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English Idioms and Sayings

Idioms and Sayings about Time


Idiom/Saying Explanation

cockcrow

For example:-

Firoozeh gets up at cockcrow.

The very beginning of daylight (dawn).

The crack of dawn.

For example:-

I used to have to get up at the crack of dawn, but nowadays I don't have to.

The very beginning of daylight (dawn).

On the dot.

For example:-

On New Year's Eve we always open the champagne on the dot of midnight.

At a precise time.

Overtime

For example:-

I told my boss I would do any overtime, I want to save up for my holiday.

The time we work in addition to what is normal. Overtime is either paid, or unpaid.

To not give someone the time of day.

For example:-

I don't know why you spend so much time with him. I wouldn't even give him the time of day.

To refuse to speak to someone because you do not like them or because you think you are better than them.

To pass the time of day.

For example:-

It's important to pass the time of day with your colleagues.

To have a short conversation with someone about things which are not important

The early bird catches the worm.

For example:-

"I'll go to work early tomorrow. After all, the early bird catches the worm."

If you do something in a timely manner you will succeed.

A stitch in time saves nine.

For example:-

You need to get the leak fixed before it gets bigger. A stitch in time saves nine.

If you fix a small problem right away, it will not become a bigger problem later.

Just in time (JIT)

For example:-

The factory has implemented a new JIT strategy. All inventory must be reduced.

A production strategy that strives to improve a business return on investment (ROI) by reducing inventory and associated carrying costs.

Full-time

For example:-

My niece went back to full-time work 3 months after having her first baby.

The whole of someone's available working time, typically 40 hours in a week,

Part-time

For example:-

There are more part-time jobs nowadays.

Employment with fewer hours per week than a full-time job. 

To be on time.

For example:-

We managed to finish the project on time.

If you're on time you arrive or do something before or by a stated time

To buy time.

For example:-

The policeman tried to reason with him in order to buy time until backup arrived,

To postpone an event hoping that the situation will improve.

To call time.

For example:-

We had to drink up when he called time.

What happens when a publican signals that it is closing time at the pub.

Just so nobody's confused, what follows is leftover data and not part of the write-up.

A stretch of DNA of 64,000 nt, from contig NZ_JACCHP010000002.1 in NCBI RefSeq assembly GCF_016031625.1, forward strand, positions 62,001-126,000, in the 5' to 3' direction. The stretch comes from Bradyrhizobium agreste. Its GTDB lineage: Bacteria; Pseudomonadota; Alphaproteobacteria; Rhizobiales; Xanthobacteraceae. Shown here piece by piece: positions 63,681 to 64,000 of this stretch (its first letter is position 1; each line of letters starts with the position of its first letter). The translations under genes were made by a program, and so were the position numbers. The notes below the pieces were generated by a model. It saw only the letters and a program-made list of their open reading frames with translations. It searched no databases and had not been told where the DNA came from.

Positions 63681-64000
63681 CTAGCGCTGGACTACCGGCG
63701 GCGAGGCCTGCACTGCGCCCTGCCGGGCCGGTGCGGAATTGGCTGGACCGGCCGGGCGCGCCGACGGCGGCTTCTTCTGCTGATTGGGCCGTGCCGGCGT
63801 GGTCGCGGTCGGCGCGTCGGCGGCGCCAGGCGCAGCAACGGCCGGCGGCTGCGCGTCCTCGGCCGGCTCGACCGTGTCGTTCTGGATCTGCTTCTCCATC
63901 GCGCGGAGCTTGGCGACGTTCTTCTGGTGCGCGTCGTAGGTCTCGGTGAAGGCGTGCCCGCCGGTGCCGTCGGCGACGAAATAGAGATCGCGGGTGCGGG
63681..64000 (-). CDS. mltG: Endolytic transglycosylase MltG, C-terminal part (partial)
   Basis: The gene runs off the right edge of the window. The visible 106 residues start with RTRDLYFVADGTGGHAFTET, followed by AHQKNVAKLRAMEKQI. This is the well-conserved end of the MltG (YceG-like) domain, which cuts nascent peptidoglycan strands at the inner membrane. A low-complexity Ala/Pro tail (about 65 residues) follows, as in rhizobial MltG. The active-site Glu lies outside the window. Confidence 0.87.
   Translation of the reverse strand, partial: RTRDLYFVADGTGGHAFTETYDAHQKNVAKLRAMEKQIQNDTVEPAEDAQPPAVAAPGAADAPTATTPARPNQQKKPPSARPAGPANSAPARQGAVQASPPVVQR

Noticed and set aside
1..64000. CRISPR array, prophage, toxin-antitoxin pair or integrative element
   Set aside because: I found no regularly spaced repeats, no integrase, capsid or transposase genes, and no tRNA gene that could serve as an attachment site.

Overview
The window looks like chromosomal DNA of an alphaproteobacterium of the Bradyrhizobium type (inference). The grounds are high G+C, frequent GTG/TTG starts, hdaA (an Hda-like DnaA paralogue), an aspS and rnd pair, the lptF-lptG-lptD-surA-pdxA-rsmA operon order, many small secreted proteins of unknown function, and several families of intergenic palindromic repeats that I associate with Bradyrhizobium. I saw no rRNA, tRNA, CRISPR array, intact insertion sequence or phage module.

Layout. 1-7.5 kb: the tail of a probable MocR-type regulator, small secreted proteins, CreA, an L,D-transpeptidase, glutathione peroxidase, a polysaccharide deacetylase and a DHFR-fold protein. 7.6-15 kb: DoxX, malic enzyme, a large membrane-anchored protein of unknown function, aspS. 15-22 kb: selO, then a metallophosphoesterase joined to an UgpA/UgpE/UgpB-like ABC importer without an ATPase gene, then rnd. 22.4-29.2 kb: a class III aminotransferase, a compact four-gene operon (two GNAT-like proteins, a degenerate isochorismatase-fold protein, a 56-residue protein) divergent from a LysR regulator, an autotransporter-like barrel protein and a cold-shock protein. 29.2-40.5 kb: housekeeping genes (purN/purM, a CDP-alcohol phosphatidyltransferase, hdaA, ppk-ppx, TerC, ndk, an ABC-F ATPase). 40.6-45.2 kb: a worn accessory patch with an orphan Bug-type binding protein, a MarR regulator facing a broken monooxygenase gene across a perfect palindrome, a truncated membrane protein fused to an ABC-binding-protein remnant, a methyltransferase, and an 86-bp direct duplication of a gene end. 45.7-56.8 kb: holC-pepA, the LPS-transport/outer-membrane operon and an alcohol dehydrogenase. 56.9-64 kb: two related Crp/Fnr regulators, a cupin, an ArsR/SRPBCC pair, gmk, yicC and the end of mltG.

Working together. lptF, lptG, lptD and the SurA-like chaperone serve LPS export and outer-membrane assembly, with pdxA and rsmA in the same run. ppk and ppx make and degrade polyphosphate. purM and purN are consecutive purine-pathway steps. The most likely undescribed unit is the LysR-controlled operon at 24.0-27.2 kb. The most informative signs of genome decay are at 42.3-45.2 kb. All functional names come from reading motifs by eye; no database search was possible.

To do time.

For example:-

It's hard for people who have done time to get a job.

To be imprisoned.

To give someone a hard time.

For example:-

I always give my students a hard time if they haven't done their homework.

To criticize someone and make them feel guilty about something that they have (or haven't) done.

To have the time of your life.

For example:-

I had the time of my life at the party.

To enjoy yourself - a lot.

To not give someone the time of day.

For example:-

I don't know why you spend so much time with him. I wouldn't even give him the time of day.

To refuse to speak to someone because you do not like them or because you think you are better than them.

To pass the time of day.

For example:-

It's important to pass the time of day with your colleagues.

To have a short conversation with someone about things which are not important

To run out of time.

For example:-

I ran out of time before I could finish the exam.

To have no time left.

The time is ripe.

For example:-

The people decided the time was ripe for a revolution.

A good time to do something or for something to happen.

Take your time.

For example:-

I decided not to rush, so I took my time and made sure the job was done properly.

To not rush.

Time in lieu

For example:-

I worked two bank holidays, and I got two days off in lieu, but I would have preferred the cash.

Time off instead of, or in addition to, receiving pay for overtime worked or working on public or bank holidays. 

Time off.

For example:-

I decided to take some time off to visit my family.

To have a period of time free from employment

Time out.

For example:-

You've been on that computer for hours. Time out!

Sometimes used to break up a fight.

For example:-

The moderator called time out, when he saw the argument was getting out of hand.

Time when you rest away from your usual work or studies.

(Not to be confused with "out of time".)

Time's up.

For example:-

The game finished because my time was up and I needed to pay to play on.

Used to show an activity is finished.

9-5

For example:-

She has a 9-5 job, but she never complains.

A conventional and possibly tedious job.

From the cradle to the grave.

For example:-

The National Health Service (NHS) has two guiding principles. Firstly, that such a service should be comprehensive, with all citizens receiving all the advice, treatment and care they needed, combined with the best medical and other facilities available. Secondly, that the service should be free to the public at the point of use, from the cradle to the grave.

The whole of your life.
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